October 21, 2017
Two years ago, my wife ordered a “hardy” banana tree from a mail order nursery. It came as a small slip about 5” tall, so she planted it in a mid-size pot, and set it in semi-sheltered spot in the garden. We overwintered it inside last winter, then planted it outside in a slightly protected bed this spring, when about 14” tall. It is presently about 5’ tall, with 2 side slips approx. 2’ tall. It seems to be growing well. My question, are these banana trees, labeled hardy, actually winter hardy in NW AR? Is there any special mulching, or protection, necessary to carry them over the winter? Or was she led down the primrose path, when she read the catalog description?
There are hardy banana plants that will survive in NW Arkansas, but they won't set bananas. They die to the ground after a frost and then emerge in the spring after the soil warms up. My suggestion for a bit of added protection is to cut the foliage off after a frost and add an extra layer of mulch over the top. Do this AFTER a frost, not before. We want the plants dormant before the extra mulch. I suppose in a very unusually cold winter there may be some losses, but I have seen them in Fayetteville and Bentonville and they were several years old planted in the ground. If you want a safety net, dig up one of the side slips and overwinter in your garage and replant next spring.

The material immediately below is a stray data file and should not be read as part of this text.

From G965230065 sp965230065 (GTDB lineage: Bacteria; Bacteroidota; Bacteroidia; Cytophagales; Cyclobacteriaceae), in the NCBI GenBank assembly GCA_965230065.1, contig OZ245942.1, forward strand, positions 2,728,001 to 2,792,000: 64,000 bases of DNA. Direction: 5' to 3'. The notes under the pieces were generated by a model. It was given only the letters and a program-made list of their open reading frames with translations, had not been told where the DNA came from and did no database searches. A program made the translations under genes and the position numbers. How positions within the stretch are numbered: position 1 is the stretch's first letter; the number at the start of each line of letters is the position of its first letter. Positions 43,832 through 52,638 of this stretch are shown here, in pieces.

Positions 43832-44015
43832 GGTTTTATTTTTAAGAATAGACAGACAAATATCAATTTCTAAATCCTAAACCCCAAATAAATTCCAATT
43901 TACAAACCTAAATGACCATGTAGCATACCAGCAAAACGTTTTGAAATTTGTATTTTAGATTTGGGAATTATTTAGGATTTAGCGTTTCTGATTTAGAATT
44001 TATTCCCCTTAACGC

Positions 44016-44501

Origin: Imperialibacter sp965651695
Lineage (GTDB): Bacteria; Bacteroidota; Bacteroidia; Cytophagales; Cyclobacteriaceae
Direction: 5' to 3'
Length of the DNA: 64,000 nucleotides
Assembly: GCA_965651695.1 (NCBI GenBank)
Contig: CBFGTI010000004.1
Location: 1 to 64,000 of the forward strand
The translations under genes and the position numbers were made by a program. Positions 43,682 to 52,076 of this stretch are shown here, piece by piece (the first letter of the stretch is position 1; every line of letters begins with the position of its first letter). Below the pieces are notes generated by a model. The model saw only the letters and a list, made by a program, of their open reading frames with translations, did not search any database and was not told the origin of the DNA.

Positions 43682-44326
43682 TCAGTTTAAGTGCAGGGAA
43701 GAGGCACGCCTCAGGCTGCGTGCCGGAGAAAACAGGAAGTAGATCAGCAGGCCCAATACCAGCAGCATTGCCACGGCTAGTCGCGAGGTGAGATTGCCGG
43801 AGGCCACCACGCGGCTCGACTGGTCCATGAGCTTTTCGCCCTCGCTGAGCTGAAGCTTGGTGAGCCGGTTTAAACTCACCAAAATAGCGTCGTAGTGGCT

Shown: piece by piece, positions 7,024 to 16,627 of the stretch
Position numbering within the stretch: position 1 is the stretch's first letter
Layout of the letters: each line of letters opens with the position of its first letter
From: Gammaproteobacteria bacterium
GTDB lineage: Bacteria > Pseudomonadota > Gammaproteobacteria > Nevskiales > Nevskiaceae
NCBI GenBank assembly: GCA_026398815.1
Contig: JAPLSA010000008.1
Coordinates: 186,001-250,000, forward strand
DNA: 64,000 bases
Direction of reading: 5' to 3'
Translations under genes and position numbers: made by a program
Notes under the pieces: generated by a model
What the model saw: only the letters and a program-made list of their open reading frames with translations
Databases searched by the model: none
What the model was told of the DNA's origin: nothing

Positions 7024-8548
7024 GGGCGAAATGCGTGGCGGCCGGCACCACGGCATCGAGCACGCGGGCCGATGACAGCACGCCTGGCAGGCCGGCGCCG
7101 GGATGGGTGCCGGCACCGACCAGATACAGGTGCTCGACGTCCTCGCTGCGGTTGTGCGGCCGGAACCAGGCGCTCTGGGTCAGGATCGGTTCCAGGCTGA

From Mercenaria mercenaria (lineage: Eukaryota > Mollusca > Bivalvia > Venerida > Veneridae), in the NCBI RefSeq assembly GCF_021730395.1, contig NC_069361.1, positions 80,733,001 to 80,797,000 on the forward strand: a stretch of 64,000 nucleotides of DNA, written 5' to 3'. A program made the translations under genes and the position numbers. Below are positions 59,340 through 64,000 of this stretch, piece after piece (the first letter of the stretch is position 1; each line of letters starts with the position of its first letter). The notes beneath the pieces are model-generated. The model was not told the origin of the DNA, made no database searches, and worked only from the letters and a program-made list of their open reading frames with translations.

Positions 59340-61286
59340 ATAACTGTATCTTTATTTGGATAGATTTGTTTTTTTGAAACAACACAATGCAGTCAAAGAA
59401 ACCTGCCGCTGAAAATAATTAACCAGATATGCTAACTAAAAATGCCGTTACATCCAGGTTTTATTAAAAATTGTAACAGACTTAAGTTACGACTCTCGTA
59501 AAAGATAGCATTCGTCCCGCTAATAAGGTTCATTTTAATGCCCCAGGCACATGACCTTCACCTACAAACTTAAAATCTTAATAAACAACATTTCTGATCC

June 3, 2017
We have a banana tree that is about two years old. Last year it had a bloom on it but didn't do anything this year it looks like it is actually growing bananas. If they actually develop into bananas are they safe to eat?
Banana trees do have a showy bloom and can set edible fruit. The length of time for the fruit to mature is quite long, so we often lose them before they are fully mature to a frost. Late in the year if they aren’t fully ripe, you can either bring the plant indoors or even cut the stalk with the bananas and put it in a sunny, warm room in a container with water and let them mature. A banana plant takes about 9 months to produce a bunch of bananas and the mother plant dies after she bears fruit, but there will be many daughter plants at the base to perpetuate life.